England - Sri Lanka Day One: Hales and Bairstow lead England fightback

Rain struck at the tea interval and ensured no play was possible after tea, but what an opening day it turned out to be at Headlingley.

England - Sri Lanka Day One: Hales and Bairstow lead England fightback
Alex Hales led the England recovery with an unbeaten knock of 71 (Photo: Lee Smith/Reuters)

Alex Hales and Jonny Bairstow led the England recovery against Sri Lanka, but no play was possible in the final session as rain ended play early at Headlingley.

Dasun Shanaka took three wickets in the space of eight balls on his Test debut to reduce the hosts to 83 for 5 shortly after lunch.

However, Hales remains unbeaten on a Test-best score of 71, and Bairstow’s swift 54* helped to drag their side back into the game.

No play was possible in the evening session as England head into day two on 171 for 5 as they look to rebuild their innings further.

Angelo Mathews won the toss and elected to have first use of the pitch and favourable conditions for the bowlers.

Dasun Shanaka celebrates after dismissing Nick Compton (Photo: Stu Forster/Getty Images)
Dasun Shanaka celebrates after dismissing Nick Compton (Photo: Stu Forster/Getty Images)

England slump after mellow start

Alastair Cook came into the game needing just 36 runs to pass 10,000 Test runs, and during a very muted hour, the Sri Lankan bowlers kept the run-rate low.

However, after it appeared that the English openers saw off the opening spell, Cook drove at a wider delivery from Shanaka and was caught for 16.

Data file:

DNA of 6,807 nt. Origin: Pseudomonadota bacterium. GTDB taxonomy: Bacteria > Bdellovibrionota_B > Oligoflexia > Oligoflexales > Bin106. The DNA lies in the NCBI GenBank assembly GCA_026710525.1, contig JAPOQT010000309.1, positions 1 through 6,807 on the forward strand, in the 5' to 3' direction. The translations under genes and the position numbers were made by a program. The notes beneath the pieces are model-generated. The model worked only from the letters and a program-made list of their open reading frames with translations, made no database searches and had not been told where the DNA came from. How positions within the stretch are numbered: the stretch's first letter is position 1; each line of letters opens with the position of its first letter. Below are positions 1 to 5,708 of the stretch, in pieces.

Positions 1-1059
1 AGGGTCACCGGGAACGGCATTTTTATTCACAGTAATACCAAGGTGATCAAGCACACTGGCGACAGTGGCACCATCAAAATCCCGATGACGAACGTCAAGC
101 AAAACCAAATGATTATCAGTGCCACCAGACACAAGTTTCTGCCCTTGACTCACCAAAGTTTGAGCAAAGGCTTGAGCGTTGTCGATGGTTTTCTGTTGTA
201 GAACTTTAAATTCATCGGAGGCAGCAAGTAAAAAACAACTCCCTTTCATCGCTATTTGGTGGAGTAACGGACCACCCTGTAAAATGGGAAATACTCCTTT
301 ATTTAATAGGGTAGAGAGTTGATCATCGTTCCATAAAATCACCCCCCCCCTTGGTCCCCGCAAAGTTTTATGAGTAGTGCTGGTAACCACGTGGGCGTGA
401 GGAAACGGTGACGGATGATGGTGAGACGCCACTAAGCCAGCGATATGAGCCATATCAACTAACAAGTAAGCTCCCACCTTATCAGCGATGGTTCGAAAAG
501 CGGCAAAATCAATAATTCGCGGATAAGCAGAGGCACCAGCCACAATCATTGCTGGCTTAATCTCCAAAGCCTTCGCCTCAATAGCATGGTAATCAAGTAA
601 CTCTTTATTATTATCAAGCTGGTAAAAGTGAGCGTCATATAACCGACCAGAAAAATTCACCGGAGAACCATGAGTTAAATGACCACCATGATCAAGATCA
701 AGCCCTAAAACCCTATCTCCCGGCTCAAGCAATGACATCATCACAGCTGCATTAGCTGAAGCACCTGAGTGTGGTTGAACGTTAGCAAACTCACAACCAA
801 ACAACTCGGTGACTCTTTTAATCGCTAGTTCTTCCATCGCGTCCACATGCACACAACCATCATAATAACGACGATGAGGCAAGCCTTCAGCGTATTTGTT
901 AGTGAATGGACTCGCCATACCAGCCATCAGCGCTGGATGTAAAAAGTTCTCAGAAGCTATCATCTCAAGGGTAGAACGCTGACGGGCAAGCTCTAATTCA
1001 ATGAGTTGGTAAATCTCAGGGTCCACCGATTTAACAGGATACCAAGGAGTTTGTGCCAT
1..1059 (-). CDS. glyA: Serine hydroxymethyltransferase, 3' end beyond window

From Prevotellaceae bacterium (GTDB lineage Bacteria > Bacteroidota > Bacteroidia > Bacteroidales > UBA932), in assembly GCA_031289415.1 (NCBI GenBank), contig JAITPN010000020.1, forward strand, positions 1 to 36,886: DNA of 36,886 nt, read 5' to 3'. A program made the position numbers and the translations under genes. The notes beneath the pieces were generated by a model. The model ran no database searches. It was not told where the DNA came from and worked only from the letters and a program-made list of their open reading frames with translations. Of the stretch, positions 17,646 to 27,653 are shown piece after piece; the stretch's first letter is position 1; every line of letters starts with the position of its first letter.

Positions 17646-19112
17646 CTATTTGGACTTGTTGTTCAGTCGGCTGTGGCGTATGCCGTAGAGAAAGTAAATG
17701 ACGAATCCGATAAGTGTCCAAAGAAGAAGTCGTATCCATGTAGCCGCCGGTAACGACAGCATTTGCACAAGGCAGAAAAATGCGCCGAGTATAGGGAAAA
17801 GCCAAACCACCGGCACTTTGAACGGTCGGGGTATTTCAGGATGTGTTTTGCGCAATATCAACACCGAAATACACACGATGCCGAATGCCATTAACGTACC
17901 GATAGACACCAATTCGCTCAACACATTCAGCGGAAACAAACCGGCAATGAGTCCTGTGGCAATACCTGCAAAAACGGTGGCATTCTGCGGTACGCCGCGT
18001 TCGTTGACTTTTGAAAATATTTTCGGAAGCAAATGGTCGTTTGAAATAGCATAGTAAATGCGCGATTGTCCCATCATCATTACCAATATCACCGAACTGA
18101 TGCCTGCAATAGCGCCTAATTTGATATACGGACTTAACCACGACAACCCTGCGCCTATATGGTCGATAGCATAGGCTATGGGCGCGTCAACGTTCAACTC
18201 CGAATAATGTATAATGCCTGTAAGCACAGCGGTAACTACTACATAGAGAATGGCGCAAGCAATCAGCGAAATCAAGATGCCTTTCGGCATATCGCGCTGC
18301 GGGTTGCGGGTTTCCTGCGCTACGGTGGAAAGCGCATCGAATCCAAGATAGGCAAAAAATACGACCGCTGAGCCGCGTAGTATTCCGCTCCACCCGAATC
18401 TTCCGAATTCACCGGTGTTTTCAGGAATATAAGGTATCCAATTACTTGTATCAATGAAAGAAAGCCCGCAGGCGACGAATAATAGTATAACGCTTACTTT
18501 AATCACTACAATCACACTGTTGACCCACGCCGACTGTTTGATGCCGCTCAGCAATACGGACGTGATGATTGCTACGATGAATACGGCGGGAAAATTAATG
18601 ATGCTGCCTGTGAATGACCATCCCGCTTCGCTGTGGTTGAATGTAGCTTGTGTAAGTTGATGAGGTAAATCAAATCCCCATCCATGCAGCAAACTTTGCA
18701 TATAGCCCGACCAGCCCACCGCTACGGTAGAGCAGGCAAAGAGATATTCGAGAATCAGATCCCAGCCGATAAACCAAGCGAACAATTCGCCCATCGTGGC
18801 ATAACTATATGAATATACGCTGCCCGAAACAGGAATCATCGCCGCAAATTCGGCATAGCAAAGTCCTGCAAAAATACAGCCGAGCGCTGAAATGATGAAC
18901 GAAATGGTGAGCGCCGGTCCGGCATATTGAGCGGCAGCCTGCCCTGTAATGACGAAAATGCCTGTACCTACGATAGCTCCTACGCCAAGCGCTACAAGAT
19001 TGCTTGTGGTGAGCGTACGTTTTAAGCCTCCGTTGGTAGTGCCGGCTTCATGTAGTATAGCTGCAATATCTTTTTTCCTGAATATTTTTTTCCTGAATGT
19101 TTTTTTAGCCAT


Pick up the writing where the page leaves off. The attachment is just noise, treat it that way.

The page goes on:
The dismissal lifted the visitors and Nick Compton pushed at a wider delivery also, edging to Lahiru Thirimanne in the slips.

His next wicket was probably the biggest of them all, Joe Root, who had recently been names England cricketer of the year.

The Yorkshireman was looking to get off the mark, but instead of driving the full ball away, he edged it to Kusal Mendis in the gully.

Both Compton and Root had departed for ducks, and the three wickets for Shanaka came in the space of just eight balls.

James Vince looked dejected after being dismissed (Photo: Matt West/BPI/Rex/Shutterstock)
James Vince looked dejected after being dismissed (Photo: Matt West/BPI/Rex/Shutterstock)

England on ropes after two more wickets fall

Debutant James Vince hadn’t got off the mark by lunch, having faced 18 balls, but he didn’t last long after as he departed for nine when he edged to Mendis in the slips.

England were on the ropes when Ben Stokes came to the crease, but after crunching three boundaries back-to-back, he drove wildly at Nuwan Prandeep and was caught at mid-off for 12.

Batsmen were dropping like flies, but Hales remained at the crease, and this forced the opener into playing with caution while Bairstow took the attack to the bowlers.

Alex Hales looked in fine form during his unbeaten knock of 71 on Day One (Photo: Gareth Copley/Getty Images)
Alex Hales looked in fine form during his unbeaten knock of 71 on Day One (Photo: Gareth Copley/Getty Images)

Bairstow and Hales regroup

Hales brought up his fifty, with 40 of the runs coming in boundaries shortly after Stokes departed, as Bairstow brought up the England 100 with a flashing shot through the third-man region.

After a questionable leg-before decision was overturned following Bairstow’s review, he survived another appeal, this time after the Sri Lankans reviewed a decision.

The Yorkshireman went on to bring up his half-century by slotting the ball through to the third man boundary, and the innings was looking more and more healthier as the overs went on.

England made it to tea on 171 for 5, Hales and Bairstow’s partnership was at 88, but the covers had to be brought on after the heavens started to open.

Just 53 overs were able to be bowled on the first day of the UK summer, and what a shame it was after the first two sessions didn’t disappoint.